Satellite Serving as Voice Repeater Expected to Go QRT by End of Year
Launched in January 1990, AMSAT-OSCAR 16 (AO-16) -- a digital satellite -- has been operating as a voice repeater since January 2008, using FM voice on the uplink and transmitting DSB voice on the downlink (best received on SSB). But according to the satellite's command team, the satellite's orbit might force this to end sometime before the end of the year.
According to Mark Hammond, N8MH, a member of the AO-16 command team, AO-16 has a hardware/watchdog timer that resets the satellite and shuts the transmitter down. This timer in AO-16 will fire -- and cannot be reset -- when the satellite's temperature is 15 degrees Celsius or cooler. When the timer "fires," it shuts down the transmitter. "When the bird's temperature is more than 15 degrees Celsius," Hammond said, "the hardware timer behaves and continuous operations are sustained."
The satellite's temperature depends upon solar illumination. Hammond said that the "magic number" is around 85 percent of the orbit in sunlight: If the orbit puts AO-16 with less than 85 percent illumination, the spacecraft's temperature falls below 15 degrees and the hardware timer fires. "Illumination projections, as well as subsequent temperature predictions, suggest that we might be able to sustain operations until sometime in the window of November 22 until December 4, 2008," Hammond predicted. "So if you want to make some AO-16 contacts, you had better get them as soon as possible!"
Hammond said that long term-orbital projections suggest that if the satellite hardware remains fundamentally unchanged -- such as no deterioration of on-board components -- "it will be nearly 10 years before AO-16 receives sufficient illumination to warm up the spacecraft enough to again support sustained operations."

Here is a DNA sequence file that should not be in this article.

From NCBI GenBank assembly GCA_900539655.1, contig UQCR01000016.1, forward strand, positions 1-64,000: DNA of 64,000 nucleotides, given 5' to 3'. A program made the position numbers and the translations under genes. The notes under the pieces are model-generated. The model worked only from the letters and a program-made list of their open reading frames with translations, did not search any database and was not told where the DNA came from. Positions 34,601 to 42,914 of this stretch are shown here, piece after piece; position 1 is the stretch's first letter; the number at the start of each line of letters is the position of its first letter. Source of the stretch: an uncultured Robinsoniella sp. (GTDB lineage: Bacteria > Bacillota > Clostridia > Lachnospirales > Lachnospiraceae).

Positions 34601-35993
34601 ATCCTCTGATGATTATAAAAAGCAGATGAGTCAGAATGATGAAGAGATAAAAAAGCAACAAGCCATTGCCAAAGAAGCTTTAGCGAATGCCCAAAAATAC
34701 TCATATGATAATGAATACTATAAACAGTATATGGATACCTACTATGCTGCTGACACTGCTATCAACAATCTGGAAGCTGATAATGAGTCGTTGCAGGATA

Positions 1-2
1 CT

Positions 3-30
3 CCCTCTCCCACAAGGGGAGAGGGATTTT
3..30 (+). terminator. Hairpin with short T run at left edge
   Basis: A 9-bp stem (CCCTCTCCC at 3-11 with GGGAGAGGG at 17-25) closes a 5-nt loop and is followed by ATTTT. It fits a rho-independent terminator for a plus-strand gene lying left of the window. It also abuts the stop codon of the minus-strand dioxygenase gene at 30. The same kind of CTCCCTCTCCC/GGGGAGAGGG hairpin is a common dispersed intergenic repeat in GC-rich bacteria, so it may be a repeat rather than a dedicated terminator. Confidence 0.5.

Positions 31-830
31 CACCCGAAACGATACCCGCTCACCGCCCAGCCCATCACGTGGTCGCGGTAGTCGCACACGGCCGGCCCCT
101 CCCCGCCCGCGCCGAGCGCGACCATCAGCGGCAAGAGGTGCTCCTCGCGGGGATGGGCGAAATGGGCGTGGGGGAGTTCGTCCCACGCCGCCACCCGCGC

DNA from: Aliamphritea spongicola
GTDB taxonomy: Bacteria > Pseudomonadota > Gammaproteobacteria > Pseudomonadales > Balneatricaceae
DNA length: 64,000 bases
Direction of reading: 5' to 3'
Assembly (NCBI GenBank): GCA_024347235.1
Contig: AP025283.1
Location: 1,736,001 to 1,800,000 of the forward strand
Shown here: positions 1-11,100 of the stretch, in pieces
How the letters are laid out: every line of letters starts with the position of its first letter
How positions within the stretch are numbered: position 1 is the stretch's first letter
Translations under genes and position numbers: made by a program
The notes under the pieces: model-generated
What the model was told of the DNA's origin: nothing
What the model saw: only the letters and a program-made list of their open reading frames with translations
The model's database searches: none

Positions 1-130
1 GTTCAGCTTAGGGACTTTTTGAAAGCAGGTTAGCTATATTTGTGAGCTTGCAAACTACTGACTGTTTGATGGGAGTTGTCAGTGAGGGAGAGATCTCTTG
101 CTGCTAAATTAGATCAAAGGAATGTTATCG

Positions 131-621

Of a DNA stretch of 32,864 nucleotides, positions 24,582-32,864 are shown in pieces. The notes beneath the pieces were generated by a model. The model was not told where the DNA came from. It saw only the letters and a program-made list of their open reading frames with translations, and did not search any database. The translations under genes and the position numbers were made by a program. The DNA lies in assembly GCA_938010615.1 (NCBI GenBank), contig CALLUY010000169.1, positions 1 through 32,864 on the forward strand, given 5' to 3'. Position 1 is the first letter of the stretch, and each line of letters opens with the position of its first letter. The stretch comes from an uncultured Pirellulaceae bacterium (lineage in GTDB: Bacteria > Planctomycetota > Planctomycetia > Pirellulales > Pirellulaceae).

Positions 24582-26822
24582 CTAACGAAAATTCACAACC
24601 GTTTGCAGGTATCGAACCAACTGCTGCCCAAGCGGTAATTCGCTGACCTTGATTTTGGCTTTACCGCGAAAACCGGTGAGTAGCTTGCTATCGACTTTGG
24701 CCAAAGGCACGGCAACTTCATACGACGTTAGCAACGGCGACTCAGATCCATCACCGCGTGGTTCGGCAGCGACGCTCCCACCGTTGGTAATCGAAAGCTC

It is possible that the transmitter on AO-16 will turn off sometime in the next few days or weeks, Hammond said. "This requires some commanding to get it running again, meaning a pass over the eastern coast of the United States is required for a change in operational status. We expect that as the spacecraft cools down, transmitter shutdowns will become more frequent. You can be sure that we'll continue to probe the craft with commands, in hopes that we something will change in a good way that will allow us to use the bird for operations of some sort."
AMSAT Vice President of Operations Drew Glasbrenner, KO4MA, said the satellite hears very well; the reduced bandwidth by using either USB or LSB on the ground station receiver "allows for a very robust downlink. Tuning the downlink is just like on a linear transponder, meaning it is tight and with fast Doppler. Uplink tuning is not required, just as with the FM mode V/U satellites. My personal observations include being able to access and hear the satellite within one degree of the horizon, much lower than any other current bird for my location [in Florida]. This should be an easy satellite with omni antennas and a 70 cm preamp."
AO-16's uplink is 145.9200 MHz FM; the downlink is 437.0260 MHz SSB. Users are asked to restrict their uplink power to a reasonable power level, and not to transmit without being able to hear the downlink; all general single-channel guidelines apply. "Enjoy this grand old bird while you can!" said Hammond.